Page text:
In part one of our three-part series on financial housekeeping for 2014 we covered checking your credit status and updating your budget. Part two looked at updating your home inventory and reviewing your insurance. Now we'll discuss reassessing your investments and your financial "systems" such as record-keeping and automatic bill payments.
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Re-evaluate your investments
A solid investment strategy shouldn’t require an overhaul, but it might need some tweaking. If you have a financial adviser, make an appointment. If you need one, get recommendations from friends and relatives, or go to the National Association of Personal Financial Advisors website.
If you’re handling your own investments, examine the big picture, perhaps by listing all of your holdings and their value. Have there been changes in your life that affect how you should position your portfolio? For example, if you’re retired (or your spouse is) or one of you will be retiring soon, verify that you’re not overexposed to risk.
Also look at changes in market conditions. With interest rates poised to head up, it might be time to take a new look at certificates of deposit and savings accounts. While you’re at it, compare your bank’s rates and fees with the competition (one good resource is Bankrate.com).
Even if there’s no need to change your investment strategy, you might need to rebalance your portfolio to restore your planned mix of stocks, bonds, and other investments. For example, with stock values up 30 percent in the past year as bonds have fallen, the proportion of your stock holdings may now be higher than you planned, while your bond holdings may be lower.
Read "Money Mistakes To Avoid: 9 Lessons To Take Away From The Market's Ups And Downs" and "How To Tame Your Paper Piles" for more information.
Examine your financial systems
Have you inadvertently overdrawn your checking account during the past 12 months? Have you forgotten to pay a bill or two? Are you letting checks pile up on your desk until you get a chance to cash them? Now is the time to review your financial systems to figure out what works and what doesn’t.
Direct deposit. If you’re eligible for direct deposit but aren’t taking advantage of it, now is a good time to sign up. With many financial accounts, regular direct deposits can help you reduce bank fees. Some employers let you split your direct deposit into more than one account, such as savings and checking, or into separate checking accounts.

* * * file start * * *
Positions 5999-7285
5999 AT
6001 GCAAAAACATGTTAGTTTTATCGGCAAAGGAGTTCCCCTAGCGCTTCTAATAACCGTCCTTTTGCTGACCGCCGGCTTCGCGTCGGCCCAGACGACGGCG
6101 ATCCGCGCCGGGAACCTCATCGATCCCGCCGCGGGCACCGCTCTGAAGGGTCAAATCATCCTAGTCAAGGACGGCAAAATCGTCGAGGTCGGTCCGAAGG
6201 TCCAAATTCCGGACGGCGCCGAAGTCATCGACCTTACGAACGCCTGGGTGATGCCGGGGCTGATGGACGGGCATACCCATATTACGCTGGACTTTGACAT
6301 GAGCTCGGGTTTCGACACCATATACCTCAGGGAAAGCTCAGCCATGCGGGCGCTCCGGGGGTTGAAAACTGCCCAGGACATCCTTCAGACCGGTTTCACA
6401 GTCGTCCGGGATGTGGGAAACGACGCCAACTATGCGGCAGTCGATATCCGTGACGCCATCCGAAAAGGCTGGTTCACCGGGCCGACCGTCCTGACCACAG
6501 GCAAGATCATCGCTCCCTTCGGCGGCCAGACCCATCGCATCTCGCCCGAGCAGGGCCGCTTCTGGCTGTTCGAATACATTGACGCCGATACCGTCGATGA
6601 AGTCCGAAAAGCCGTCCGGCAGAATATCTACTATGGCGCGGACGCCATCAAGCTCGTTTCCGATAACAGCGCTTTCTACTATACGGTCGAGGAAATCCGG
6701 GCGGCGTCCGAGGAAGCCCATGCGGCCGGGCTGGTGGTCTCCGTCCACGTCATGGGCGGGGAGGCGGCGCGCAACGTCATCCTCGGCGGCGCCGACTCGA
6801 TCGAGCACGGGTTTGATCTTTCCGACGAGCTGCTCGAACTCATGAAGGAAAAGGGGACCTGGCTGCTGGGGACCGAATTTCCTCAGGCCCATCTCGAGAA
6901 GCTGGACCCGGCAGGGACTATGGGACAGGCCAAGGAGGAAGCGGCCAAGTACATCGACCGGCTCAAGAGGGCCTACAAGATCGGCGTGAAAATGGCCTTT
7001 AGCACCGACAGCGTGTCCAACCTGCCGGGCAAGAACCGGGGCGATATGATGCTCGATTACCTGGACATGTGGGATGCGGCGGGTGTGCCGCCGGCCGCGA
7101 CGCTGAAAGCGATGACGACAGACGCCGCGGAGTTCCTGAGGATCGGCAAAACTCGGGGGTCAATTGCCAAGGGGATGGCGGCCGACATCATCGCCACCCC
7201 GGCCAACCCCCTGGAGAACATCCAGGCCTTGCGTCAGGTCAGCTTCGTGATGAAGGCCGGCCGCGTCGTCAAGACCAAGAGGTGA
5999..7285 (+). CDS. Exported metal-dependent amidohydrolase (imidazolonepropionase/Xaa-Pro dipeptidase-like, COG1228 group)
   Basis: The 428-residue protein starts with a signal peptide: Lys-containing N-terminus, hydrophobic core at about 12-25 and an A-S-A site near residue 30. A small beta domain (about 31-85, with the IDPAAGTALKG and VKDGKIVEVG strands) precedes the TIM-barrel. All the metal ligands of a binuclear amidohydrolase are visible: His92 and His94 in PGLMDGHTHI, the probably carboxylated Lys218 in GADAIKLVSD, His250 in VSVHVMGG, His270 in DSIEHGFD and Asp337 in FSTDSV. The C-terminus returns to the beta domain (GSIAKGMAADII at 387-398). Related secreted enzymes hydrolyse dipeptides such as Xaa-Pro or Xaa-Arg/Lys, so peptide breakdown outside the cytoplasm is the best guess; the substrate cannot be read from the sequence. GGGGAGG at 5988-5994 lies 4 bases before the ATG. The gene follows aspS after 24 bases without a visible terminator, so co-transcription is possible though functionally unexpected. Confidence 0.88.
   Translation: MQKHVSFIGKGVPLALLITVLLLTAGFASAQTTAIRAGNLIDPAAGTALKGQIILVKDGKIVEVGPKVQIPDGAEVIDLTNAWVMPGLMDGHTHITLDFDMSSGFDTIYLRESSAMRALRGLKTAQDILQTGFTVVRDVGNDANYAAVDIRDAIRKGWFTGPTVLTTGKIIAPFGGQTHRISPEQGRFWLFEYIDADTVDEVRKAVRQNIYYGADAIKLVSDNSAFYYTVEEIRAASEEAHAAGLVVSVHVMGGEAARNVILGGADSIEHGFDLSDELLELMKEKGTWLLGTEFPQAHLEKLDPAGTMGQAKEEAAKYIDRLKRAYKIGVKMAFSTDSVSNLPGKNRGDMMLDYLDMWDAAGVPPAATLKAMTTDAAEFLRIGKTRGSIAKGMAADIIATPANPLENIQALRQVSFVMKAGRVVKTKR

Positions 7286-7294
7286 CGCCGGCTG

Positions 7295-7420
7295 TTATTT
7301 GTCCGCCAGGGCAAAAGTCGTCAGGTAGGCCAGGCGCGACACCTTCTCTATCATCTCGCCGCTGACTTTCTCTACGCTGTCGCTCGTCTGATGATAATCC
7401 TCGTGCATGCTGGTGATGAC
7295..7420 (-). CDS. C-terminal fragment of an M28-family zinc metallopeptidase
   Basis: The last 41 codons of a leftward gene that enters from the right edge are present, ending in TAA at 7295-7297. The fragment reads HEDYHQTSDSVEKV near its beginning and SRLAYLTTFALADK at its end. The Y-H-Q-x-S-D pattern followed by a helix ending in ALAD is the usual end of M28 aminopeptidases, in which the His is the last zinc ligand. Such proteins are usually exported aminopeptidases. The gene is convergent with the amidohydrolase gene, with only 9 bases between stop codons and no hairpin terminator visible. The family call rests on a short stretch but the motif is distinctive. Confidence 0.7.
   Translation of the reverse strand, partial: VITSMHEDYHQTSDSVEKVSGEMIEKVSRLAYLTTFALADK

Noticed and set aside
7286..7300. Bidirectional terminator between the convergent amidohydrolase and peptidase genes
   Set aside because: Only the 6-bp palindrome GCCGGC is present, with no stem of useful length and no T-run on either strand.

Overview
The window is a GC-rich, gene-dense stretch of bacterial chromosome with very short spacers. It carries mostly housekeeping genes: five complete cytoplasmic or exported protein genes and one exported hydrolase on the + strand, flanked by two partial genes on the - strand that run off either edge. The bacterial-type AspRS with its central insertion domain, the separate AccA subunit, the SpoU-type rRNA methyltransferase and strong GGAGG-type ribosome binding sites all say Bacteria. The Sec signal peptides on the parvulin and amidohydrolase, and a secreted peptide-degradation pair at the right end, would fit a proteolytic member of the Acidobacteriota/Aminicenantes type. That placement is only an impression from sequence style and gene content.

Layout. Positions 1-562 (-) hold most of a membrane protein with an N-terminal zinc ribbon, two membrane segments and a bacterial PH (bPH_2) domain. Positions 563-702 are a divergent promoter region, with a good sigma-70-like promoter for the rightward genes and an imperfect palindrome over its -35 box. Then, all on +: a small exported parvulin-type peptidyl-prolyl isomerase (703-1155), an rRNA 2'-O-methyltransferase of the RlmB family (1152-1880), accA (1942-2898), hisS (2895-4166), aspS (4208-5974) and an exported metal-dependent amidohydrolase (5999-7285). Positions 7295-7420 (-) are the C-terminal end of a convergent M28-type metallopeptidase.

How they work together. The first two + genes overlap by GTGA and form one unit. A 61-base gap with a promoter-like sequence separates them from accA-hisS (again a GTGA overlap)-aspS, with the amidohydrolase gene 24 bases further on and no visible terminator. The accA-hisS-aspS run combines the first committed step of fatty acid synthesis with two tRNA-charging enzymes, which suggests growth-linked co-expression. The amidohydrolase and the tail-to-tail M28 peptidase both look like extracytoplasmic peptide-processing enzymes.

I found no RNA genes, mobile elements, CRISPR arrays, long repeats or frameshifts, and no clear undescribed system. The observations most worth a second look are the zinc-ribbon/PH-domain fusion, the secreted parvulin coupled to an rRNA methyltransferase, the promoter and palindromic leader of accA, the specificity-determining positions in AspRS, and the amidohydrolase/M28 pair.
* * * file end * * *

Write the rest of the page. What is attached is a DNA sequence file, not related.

Automatic payments. You can avoid writing checks, paying late fees, and enduring dings to your credit score by having companies to which you routinely owe money withdraw the amount from your checking account or bill your credit card directly. If you’ve already done this successfully for some payments, find out whether you can do it for more. Conversely, if automatic bill payments have gotten you into trouble — perhaps by overdrawing your checking account — decide whether it’s a good option for you. One trick to avoid overdrafts is to enter the amount of the bill into your check register when you receive the billing statement, instead of when the amount is withdrawn. That way, you won’t mistakenly spend the amount needed for the payment. Remember, automatic bill payments don’t relieve you of your responsibility to check your billing statements and immediately report an error.
Alerts. Another way to avoid overdrawing your accounts is to have your financial institution send e-mail alerts. You can set them up to be sent when your credit card or checking account balance reaches a certain level, for example, or when there’s a deposit or debit to your checking account. Adjust your existing alerts based on how useful they’ve been over the past year. Check whether your financial institution has added more alert options.
Other reminders. Missed the deadline for those quarterly tax payments last year or for paying back that no-interest loan you got when you bought that new dining room set? How about the one for submitting those rebate forms? Set up or revise reminders in your own software, such as Microsoft Outlook, or in Web based apps such as Google calendar.
Record keeping. When it comes to keeping receipts, warranties, bank statements, and other important paperwork, think back to what did and didn’t work in 2013. Maybe you need to replace your file cabinet with an electronic one. Or maybe you simply need to resolve to not let paperwork accumulate, and instead set aside a couple of hours or so every month to squirrel away things so that you can find them later on without causing an avalanche. You’ve probably adjusted your system for keeping tax records after filing your 2012 taxes back in April. If not, now is the time to buy a couple of accordion folders or a computer scanner. Also weed out documents that you no longer need. Have you been hoarding six previous versions of your will? Are you still keeping warranties for products like the television you discarded years ago? Review the contents of any safe-deposit boxes. Toss whatever you no longer need. Among documents that shouldn’t be in one are wills and other items that your loved ones will need if you’re in capacitated or die.
Reduce paper. More companies are offering to send billing and account statements electronically or make them available online. That may be an option if you’re overwhelmed by clutter. On the other hand, if you have already signed up for electronic statements but find that you’re leaving them sitting in your inbox unread or you’re not logging into view them, consider going back to good old paper. But find out first whether you will have to pay a fee to get those paper statements.
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